I will say it was hard to hold on to that philosophy through the 2000’s. When I graduated from college, we were in the middle of the tech crash. Then a few years later, the Great Recession wiped out years of savings and investments in a matter of months. People talk about how they’ll be buyers in a down market, but let’s just say that if you haven’t experienced a real crash, you don’t know how you’ll really react. It’s much harder than you think it is to watch years of savings vanish like that.
So, the first 10 years of my investing life, I made nothing in the market. I believe the S&P 500 gained something like 1% over all those years. But I had set a solid financial foundation through regular saving and investing, and that foundation has skyrocketed through the bull market.
Do you invest automatically on every paycheck?
Heck yes! It’s the only way to go. Right now, I automatically have investments in my 401k, college funds, and my mortgage payoff account.
What are your favorite financial tools?
My Excel spreadsheet. I’ve yet to find any app that beats it, although I’ve looked pretty hard.
What are your thoughts on house ownership vs. renting?
Well, I’m writing this from my home of 11 years, so for me personally, I’m very much for home ownership. I bought my first property a few months after I turned 20 – a condo purchased right before the home price run-up of the early 2000’s. I made over $60k on that condo just for living in it for a few years. That money became the down payment on this house.
When I bought this house, it was in early 2006 – near the market peak. So, on this house, I haven’t “made” anything, but I also haven’t lost anything because I haven’t sold it. We bought with an eye to expanding our family, so we didn’t have to move again (moving is expensive and a pain!). We had one kid (then two years old) at the time. Now we have the three boys and there’s still plenty of room for everyone.
When I moved out I made the deliberate decision to buy a condo instead of renting an apartment, and if I hadn’t done that I wouldn’t have had the down payment for this house. Had I not had the down payment for this house, I wouldn’t be sitting on a ton of equity and be on track to have no mortgage/rent payments by the time I’m 40. So I’m solidly “team homeownership”. But you need to look at your individual situation, and the market where you live, to know if it makes sense for you.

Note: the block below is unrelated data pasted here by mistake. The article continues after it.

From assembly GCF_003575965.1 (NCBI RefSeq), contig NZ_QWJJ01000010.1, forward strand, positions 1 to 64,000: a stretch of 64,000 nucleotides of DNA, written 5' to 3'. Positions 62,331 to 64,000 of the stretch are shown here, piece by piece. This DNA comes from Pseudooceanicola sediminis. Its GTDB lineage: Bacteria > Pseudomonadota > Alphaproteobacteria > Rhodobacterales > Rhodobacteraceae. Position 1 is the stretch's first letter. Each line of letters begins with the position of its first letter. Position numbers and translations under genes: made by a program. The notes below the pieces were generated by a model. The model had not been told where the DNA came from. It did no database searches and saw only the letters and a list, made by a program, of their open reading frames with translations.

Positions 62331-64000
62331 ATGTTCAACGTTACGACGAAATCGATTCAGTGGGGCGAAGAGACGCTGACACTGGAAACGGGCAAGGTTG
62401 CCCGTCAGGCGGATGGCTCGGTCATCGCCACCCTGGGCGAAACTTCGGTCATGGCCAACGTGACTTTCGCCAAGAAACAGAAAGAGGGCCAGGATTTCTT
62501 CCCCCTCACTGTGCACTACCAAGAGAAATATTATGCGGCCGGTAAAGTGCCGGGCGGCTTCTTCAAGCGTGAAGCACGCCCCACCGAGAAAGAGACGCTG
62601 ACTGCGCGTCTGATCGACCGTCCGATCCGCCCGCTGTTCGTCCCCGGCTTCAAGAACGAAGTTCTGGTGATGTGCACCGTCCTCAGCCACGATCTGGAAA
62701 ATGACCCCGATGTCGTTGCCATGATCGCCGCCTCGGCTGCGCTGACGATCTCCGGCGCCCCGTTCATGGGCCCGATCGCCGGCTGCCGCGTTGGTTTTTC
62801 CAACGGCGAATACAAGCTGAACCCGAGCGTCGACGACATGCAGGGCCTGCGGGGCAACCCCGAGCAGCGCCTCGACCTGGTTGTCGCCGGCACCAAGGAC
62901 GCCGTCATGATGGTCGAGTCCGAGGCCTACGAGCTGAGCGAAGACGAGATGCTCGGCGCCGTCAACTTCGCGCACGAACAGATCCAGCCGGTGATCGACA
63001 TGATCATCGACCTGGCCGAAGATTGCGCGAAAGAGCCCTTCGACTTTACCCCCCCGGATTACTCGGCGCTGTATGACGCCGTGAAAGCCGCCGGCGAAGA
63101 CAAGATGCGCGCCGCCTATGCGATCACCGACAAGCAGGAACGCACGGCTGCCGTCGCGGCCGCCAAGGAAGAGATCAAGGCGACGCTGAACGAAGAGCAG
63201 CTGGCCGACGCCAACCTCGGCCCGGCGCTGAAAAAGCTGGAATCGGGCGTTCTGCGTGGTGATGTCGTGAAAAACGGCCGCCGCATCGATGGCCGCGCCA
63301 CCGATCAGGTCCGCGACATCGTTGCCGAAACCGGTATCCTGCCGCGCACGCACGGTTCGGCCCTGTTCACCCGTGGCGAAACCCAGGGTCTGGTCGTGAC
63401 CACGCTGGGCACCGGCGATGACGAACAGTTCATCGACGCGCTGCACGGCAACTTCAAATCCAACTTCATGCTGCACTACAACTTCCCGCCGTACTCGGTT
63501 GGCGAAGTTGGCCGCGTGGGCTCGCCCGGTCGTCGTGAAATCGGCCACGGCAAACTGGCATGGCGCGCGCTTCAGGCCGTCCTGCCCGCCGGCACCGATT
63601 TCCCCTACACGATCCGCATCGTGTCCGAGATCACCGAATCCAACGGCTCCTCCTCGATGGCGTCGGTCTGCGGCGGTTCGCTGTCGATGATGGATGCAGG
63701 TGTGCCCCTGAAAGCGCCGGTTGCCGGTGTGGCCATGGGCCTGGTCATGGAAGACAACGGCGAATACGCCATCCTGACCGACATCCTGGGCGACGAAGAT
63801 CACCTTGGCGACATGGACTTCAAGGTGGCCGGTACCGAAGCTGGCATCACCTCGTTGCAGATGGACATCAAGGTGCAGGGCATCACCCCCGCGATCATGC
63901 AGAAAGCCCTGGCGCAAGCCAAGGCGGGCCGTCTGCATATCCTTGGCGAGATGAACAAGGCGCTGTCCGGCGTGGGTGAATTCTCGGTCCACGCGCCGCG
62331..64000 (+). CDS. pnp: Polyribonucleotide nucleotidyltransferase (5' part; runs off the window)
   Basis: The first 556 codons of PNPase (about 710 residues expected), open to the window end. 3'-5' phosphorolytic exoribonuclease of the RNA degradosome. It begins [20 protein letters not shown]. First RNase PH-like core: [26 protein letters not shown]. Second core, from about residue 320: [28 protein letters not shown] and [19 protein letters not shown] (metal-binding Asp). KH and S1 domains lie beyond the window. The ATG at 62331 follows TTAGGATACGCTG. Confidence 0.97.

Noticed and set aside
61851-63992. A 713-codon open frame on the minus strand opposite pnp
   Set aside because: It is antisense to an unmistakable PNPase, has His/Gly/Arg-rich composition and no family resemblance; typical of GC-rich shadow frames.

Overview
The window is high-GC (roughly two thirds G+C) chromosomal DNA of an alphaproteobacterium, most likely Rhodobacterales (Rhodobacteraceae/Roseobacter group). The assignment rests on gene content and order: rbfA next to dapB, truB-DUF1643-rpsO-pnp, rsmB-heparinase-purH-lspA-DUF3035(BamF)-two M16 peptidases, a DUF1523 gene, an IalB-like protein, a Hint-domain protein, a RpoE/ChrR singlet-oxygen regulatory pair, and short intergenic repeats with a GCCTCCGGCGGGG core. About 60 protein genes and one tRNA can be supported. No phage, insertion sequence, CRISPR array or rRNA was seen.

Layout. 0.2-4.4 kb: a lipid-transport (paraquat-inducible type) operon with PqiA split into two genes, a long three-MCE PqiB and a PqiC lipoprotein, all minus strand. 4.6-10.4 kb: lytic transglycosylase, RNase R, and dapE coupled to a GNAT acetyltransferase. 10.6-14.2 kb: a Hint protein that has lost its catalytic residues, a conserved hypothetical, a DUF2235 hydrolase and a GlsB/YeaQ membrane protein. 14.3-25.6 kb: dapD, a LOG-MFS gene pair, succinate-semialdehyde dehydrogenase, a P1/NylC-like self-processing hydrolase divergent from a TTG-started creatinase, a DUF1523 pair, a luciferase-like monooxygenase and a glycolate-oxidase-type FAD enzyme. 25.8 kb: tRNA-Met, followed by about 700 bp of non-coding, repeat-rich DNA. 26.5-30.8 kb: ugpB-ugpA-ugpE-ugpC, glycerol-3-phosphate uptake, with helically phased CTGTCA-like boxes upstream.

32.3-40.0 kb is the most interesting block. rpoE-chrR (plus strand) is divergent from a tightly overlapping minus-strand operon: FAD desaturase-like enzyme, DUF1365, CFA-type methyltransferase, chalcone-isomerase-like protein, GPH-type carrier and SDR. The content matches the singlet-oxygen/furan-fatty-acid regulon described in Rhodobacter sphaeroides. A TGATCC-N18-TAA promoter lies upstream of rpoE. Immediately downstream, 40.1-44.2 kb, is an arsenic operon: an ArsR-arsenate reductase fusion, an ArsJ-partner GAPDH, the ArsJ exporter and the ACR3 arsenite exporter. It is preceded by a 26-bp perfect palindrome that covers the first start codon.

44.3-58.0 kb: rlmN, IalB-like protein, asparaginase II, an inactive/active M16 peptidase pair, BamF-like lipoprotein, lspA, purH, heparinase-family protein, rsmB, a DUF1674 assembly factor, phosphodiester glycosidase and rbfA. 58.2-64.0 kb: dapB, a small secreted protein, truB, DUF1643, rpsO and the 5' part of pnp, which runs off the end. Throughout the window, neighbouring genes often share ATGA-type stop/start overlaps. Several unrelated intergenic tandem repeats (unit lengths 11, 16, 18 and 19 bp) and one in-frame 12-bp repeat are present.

What is the worst financial decision you have ever made?
Letting my family sneak into some debt in our late 20’s/early 30’s. I was getting my MBA at the time and had changed companies, which caused me to miss out on some reimbursements. I took out loans to bridge the gap. We also had gotten a car loan and got burned with the “use the credit cards for everything and pay them off every month” strategy.
After my husband’s near death experience, I wised up. No more credit cards – now we use debit for everything that’s not travel or an online purchase. No more car loan – it was paid off entirely and I still drive that car (102k miles now!), with our other car purchased for cash. And that student loan was entirely paid off just months after I finished the MBA.
What is the best financial decision you have ever made?
Getting my undergraduate degree and MBA. Even though I incurred some debt (which, as I mentioned, I paid off in a few months), my salary has gone way up due to all that hard work and sacrifice to get both degrees. There are lots of people I know who started where I did but made different choices, and they’re still stuck in the same kinds of jobs I had 15 years ago.
What are your plans once you retire?
To not retire! I have plenty of hobbies that would keep me busy, but I’d also be working. Maybe I’d become a CPA (I was an Accounting undergrad) or a CFP for a fun second career!
What is the number one advice you can give a millennial starting out?
Save and invest early, even if you don’t have a specific goal. It’s more important to get into the habit and lay a solid financial foundation for yourself than to be striving toward something specific. Then, once you have a goal (starting a business, buying rental property, becoming FI, putting a down payment on a house, etc.) you’ll have the foundation to get you where you want to go.